This post will help you in understanding how the penis is structured using the proper medical terms.

In order to understand how the enlargement process will affect your organ, it is helpful to know the structure of your member and how it works.

As you can see in the picture to the left, there are two main chambers in the organ, the corpora cavernosa.

During arousal, these chambers are filled with blood, which will create an erection.

When these chambers expand, it puts pressure on the tunica albuginea and the blood gets trapped in the corpora cavernosa, as a result, the penis becomes erect.

The corpus spongiosum is filled with blood in lesser extent as compared to corpora cavernosa.

This protects the fragile tissues of the urethra. The important factor that determines the size of an erect penis is the capacity of the corpora cavernosa.

The penis will only become as large as the chambers allow. Most of male enlargement methods aim at increasing the capacity of these chambers, by allowing more blood into the male organ during an erection.

  • The Crown or Corona : The corona is a ridge of flesh that separates the head of the penis and joining of the shaft.
  • Corpa Cavernosa : These are two spongy bodies that are present in the erectile tissue on both sides of the schlong which become enlarged when blood from the arteries flows into the penis, thus leading to an erection.
  • Corpus Spongiosum: It is a spongy tissue that surrounds urethra. This tissue expands to protect the urethra when the chambers are filled with blood, but to a lesser extent as compared to the corpora cavernosa.
  • Cowper’s Glands: Prior to orgasm a very small amount of fluid comes out of this cowper’s glands. This fluid helps in neutralizing the acidity inside the urethra.
  • Dorsal Side: The upperside of the penis is called the dorsal side.
  • Ejaculatory Glands: The duct which semen passes through during the process of ejaculation.
  • Epididymis: The task of the epididymis is to act as a ‘holding of pen’ where sperm is produced by the seminiferous tubules mature. The sperm wait untill ejaculation or nocturnal emission happens.
  • Foreskin, Prepuce: It is a roll of skin which hides the head of the member in uncircumcised men.
  • Frenulum, Frenum: It is a thin strip of flesh on the lowerside of the member that connects the shaft to its head.
  • Glans: The glans is seen in the illustration as the head of the penis. The glans in uncircumcised men is usually hidden by the prepuce. This glans is highly sensitive, as is the corona, the ridge of flesh that joins the glans to the penis shaft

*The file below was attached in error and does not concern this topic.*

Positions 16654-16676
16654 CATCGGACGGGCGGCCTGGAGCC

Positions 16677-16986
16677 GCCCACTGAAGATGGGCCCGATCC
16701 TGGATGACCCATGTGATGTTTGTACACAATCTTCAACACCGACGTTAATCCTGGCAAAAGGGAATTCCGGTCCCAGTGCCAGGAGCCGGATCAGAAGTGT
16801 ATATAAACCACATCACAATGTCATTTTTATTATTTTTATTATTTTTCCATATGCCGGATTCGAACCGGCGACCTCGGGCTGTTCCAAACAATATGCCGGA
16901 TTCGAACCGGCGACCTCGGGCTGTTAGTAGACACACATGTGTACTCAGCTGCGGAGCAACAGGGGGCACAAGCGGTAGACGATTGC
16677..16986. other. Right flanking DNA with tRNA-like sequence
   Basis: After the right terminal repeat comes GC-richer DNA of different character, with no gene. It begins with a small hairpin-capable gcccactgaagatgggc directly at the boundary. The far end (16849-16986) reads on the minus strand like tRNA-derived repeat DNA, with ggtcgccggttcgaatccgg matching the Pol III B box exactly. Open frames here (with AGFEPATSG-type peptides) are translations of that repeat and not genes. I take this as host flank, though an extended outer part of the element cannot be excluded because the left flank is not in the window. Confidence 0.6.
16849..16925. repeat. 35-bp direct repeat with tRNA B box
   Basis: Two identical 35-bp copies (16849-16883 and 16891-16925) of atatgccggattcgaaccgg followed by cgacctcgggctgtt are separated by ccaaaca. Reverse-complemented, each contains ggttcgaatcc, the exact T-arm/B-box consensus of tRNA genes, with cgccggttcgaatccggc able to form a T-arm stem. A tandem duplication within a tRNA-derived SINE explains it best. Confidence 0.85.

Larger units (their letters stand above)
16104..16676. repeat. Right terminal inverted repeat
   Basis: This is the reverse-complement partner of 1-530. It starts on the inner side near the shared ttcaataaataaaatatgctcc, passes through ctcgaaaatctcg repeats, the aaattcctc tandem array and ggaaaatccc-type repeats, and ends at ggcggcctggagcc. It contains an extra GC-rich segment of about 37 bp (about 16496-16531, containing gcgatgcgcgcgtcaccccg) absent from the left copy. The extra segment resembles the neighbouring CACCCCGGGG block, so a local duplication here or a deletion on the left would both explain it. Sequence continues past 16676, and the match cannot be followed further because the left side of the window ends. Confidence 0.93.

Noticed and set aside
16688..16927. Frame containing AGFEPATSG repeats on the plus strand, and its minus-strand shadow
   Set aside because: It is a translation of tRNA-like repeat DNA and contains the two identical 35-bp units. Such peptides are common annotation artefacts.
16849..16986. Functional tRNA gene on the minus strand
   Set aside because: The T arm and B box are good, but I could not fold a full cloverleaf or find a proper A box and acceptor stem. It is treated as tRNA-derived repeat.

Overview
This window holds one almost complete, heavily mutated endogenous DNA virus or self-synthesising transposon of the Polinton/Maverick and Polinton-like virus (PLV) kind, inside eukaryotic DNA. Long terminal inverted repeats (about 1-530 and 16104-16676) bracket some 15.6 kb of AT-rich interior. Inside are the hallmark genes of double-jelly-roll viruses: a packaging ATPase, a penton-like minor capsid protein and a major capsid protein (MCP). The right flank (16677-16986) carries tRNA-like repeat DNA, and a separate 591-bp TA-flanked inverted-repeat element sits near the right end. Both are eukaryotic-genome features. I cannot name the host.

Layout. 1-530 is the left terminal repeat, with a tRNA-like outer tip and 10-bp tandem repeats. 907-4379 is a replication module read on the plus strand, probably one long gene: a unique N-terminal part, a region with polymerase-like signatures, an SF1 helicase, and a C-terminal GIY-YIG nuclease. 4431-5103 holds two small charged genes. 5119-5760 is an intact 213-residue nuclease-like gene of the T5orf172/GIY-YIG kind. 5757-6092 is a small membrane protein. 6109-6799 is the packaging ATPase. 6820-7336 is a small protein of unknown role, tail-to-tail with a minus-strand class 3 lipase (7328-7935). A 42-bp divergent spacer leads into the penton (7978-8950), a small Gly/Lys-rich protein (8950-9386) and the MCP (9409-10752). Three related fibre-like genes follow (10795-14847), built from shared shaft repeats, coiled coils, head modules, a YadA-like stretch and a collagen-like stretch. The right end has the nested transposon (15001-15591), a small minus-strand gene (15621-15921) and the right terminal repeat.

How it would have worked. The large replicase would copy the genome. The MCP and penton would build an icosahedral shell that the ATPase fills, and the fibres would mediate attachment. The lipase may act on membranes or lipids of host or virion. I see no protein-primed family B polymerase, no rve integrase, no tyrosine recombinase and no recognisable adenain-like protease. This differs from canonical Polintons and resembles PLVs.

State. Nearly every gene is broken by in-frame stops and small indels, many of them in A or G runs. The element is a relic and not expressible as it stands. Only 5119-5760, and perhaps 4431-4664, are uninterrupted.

• Head: The bulbous tip that is present in the penis is also known as glans.
  • Meatus: The hole present at the tip of the dick that allows both the passage of urine and semen.
  • Perineum: The area present between both the scrotum and anus.
  • Prostate Gland: It produces a fluid that helps in formation of semen. The prostate gland also helps in squeezing the urethral duct to the bladder, which prevents urine from mixing with the semen and thus disturbing the pH balance required for development of sperm.
  • Pubococcygeus Muscle: It is also known as the PC or pelvic floor muscle, which is necessary to control urination and ejaculation.
  • Raphe: The ridge is seen running from the meatus to the perineum across the scrotum that is formed during the development of fetus and gender assignation.
  • Scrotum Is A Sac : The sac that hangs behind and below the penis is scrotum, and contains the testes, which are the male sexual glands. The primary function of the scrotum is to maintain the testes at approximately 34 C, at this temperature the testes most effectively produce sperm.
  • Semen: The fluid produced during the ejaculation is made up of 2-5% sperm. The main component of semen is seminal plasma, with large concentrations of Zinc, and amines that protect the sperm from the acidic environment present in the vagina.
  • Seminal Vesicles: A fluid that activates and protects the sperm after it has left the cock during ejaculation is produced by the seminal vesicles.
  • Shaft: The main portion of the member consists of the corpora cavernosa, corpus spongisum, urethra, cavernosal artery and dorsal vein and artery.
  • Smegma: This a substance with the texture of cheese made up from oils secreted from glands present on both side of the frenulum, that combined with skin cells, and moisture. This mostly occurs in uncircumcised men.
  • Testes, testicles: The male sexual glands, the two testes within the scrotum produce sperm and testosterone. Within each of the testis there is a kilometer of ducts called the seminiferous tubules; this is the organs that produce sperm. Each testicle produces nearly about 150 million sperm in 24 hours.
  • Urethra: The passage of the penis that carries urine from the bladder and semen from the testes to the end of the head.
  • Vas Deferens: The ducts which leads from the epididymis to the seminal vesicles. These are the glands that are dissected during the procedure known as vasectomy.
  • Ventral Side: The Lower side of the penis.

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I am interested in all aspects related to mens's health, in particular sexual health as we age. In my spare time I like to train with weights since that's a great way to boost your testosterone levels and feel overall happy. It is never too late to change your lifestyle into something better. Small positive changes will accumulate over time and bring you happiness in life. You can find my opinions on supplements and devices for men on this website, and also from users such as yourself. Remember to do your research before buying anything.